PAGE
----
Although most people have found planning their future to be more difficult, almost a quarter of teenagers have found what they want to do with their lives during the war. Now 67 percent of young citizens of Ukraine have discovered who they want to become. 

In addition, teenagers note that for the most part, it’s not the external consequences of the war that block their implementation, but internal factors.

According to respondents, most lack support from their parents. And only 25 percent find support within themselves. Nevertheless, 93 percent of young Ukrainians still believe their internal strength will carry them through the present times. And 90 percent believe that they will be able to make enough effort for their own self-actualization. 

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“In my family, we value our traditions, and this love for the country has sprouted in me through all the difficult events in the country,” 15-year-old Milana said.  “I am extremely proud of our country. And I want to personally make efforts to establish Ukraine. And I am sure that in the future we will be one of the best countries in the world, because we have great potential.”

Even though about half of young people feel they are experiencing significant overload during this war, 76 percent find time for their interesting, favorite hobbies. At the same time, teenagers now mostly draw from social networks. They consume educational and entertainment content on Tik Tok and YouTube. In addition, short videos teaching foreign languages are popular. In Telegram, young Ukrainians track current news in the country - both local and national.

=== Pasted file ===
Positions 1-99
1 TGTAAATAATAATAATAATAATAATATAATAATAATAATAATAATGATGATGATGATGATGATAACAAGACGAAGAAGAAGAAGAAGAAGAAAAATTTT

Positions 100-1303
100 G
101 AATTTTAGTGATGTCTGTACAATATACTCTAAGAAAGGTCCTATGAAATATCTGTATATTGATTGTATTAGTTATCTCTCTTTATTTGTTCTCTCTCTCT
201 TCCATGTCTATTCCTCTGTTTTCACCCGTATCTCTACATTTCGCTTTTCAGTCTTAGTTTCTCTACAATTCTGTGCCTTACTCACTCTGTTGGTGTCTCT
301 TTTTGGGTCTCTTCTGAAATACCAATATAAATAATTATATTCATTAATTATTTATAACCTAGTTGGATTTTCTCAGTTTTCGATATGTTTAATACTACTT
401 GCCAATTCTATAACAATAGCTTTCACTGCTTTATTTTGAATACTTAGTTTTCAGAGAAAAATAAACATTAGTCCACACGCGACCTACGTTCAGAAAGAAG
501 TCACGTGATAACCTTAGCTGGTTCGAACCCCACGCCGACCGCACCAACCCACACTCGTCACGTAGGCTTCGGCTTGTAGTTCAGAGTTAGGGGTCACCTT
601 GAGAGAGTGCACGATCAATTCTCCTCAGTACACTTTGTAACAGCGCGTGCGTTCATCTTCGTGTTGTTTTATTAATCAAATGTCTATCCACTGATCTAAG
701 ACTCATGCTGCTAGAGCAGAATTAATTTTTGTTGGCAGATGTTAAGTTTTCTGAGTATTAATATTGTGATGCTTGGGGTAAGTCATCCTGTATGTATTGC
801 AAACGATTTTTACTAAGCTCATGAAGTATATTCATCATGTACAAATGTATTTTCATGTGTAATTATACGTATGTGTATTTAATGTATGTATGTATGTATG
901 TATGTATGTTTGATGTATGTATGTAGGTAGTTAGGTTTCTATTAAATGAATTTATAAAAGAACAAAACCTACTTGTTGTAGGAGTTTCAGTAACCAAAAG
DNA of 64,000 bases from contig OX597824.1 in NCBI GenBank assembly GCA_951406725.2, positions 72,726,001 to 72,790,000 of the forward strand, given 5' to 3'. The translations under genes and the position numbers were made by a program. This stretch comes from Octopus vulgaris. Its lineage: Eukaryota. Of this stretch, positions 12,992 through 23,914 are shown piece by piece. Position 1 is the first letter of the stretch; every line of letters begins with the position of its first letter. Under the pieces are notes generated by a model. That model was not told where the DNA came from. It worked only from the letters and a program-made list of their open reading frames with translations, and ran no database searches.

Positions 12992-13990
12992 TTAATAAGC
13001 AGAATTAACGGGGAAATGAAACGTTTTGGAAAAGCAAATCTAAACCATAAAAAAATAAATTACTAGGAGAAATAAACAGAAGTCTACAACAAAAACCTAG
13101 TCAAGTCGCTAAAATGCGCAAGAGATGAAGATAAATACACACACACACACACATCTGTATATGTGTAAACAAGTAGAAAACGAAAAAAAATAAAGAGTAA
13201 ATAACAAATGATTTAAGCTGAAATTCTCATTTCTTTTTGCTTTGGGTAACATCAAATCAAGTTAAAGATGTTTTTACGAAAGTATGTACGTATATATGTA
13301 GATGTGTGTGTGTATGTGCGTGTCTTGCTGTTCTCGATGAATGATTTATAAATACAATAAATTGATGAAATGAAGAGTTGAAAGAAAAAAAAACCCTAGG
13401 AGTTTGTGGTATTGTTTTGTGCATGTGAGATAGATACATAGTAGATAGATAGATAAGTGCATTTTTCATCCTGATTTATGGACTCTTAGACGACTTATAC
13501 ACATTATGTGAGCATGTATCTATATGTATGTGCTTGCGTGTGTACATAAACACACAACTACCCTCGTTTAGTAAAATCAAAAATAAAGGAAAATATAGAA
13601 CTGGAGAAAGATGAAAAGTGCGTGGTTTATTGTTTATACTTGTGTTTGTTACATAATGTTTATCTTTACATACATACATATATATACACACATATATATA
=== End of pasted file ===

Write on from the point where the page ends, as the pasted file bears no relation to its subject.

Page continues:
“I mostly watch video interviews with Ukrainian journalists,” Kyrylo Peredriy told the Kyiv Post.  “However, I would like to see more high-quality Ukrainian-language content. There are also not enough Ukrainian entertainment shows and films."

In fact, young people in Ukraine, while growing up, face a number of obstacles and challenges that can be defined as “significant historical events” - namely the Orange Revolution, The Revolution of Dignity, the hybrid war in the east of the country and the Russian occupation of Crimea, the pandemic and finally a full-scale invasion.

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Today, a whole generation has already grown up on the ideas of Ukrainian statehood, which so strongly inspired the participants of the Revolution of Dignity.

“Based on our research in different countries, there is a general trend around the world - young people have become more conscious and active in building their future,” Mia Haglund-Heelas, head of the Plan International Mission in Ukraine, said. “Of course, the situation in Ukraine is more complicated, which contributes to the early maturation of children.”

Summing up the results of the study for the Kyiv Post, she added: “Young people say that they want to change something and become stronger. Young people have ideas and want the state and others to give them the opportunity to try to implement all their opportunities, including ideas.

“So, our organization wants to support children all over the world - especially in Ukraine.

“We want the authorities to hear Ukraine’s young citizens."

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“However, I would like to see more high-quality Ukrainian-language content."
It will be fascinating to see how Ukrainian-language content evolves as these young people grow from content consumers to content creators.